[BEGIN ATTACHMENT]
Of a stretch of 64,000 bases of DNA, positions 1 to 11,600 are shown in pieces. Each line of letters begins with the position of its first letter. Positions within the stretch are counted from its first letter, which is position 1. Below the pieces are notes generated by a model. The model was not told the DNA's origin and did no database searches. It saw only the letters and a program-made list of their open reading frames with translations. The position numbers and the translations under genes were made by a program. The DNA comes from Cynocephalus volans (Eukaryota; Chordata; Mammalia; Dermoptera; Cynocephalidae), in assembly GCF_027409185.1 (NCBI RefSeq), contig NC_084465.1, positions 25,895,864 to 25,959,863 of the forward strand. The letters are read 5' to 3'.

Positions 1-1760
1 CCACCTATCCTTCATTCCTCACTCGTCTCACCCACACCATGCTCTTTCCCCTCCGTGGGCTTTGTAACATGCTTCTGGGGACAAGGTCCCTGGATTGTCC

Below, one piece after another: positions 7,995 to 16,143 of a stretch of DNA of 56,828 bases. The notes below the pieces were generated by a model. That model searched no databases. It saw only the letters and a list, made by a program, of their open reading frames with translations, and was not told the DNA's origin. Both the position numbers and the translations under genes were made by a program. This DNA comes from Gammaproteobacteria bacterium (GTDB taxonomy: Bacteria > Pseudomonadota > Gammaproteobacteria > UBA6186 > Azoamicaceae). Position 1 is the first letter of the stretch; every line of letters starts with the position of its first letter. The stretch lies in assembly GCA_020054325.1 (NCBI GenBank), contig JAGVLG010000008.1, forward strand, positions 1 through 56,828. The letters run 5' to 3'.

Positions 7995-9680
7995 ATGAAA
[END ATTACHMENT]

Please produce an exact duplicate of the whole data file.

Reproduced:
Of a stretch of 64,000 bases of DNA, positions 1 to 11,600 are shown in pieces. Each line of letters begins with the position of its first letter. Positions within the stretch are counted from its first letter, which is position 1. Below the pieces are notes generated by a model. The model was not told the DNA's origin and did no database searches. It saw only the letters and a program-made list of their open reading frames with translations. The position numbers and the translations under genes were made by a program. The DNA comes from Cynocephalus volans (Eukaryota; Chordata; Mammalia; Dermoptera; Cynocephalidae), in assembly GCF_027409185.1 (NCBI RefSeq), contig NC_084465.1, positions 25,895,864 to 25,959,863 of the forward strand. The letters are read 5' to 3'.

Positions 1-1760
1 CCACCTATCCTTCATTCCTCACTCGTCTCACCCACACCATGCTCTTTCCCCTCCGTGGGCTTTGTAACATGCTTCTGGGGACAAGGTCCCTGGATTGTCC

Below, one piece after another: positions 7,995 to 16,143 of a stretch of DNA of 56,828 bases. The notes below the pieces were generated by a model. That model searched no databases. It saw only the letters and a list, made by a program, of their open reading frames with translations, and was not told the DNA's origin. Both the position numbers and the translations under genes were made by a program. This DNA comes from Gammaproteobacteria bacterium (GTDB taxonomy: Bacteria > Pseudomonadota > Gammaproteobacteria > UBA6186 > Azoamicaceae). Position 1 is the first letter of the stretch; every line of letters starts with the position of its first letter. The stretch lies in assembly GCA_020054325.1 (NCBI GenBank), contig JAGVLG010000008.1, forward strand, positions 1 through 56,828. The letters run 5' to 3'.

Positions 7995-9680
7995 ATGAAA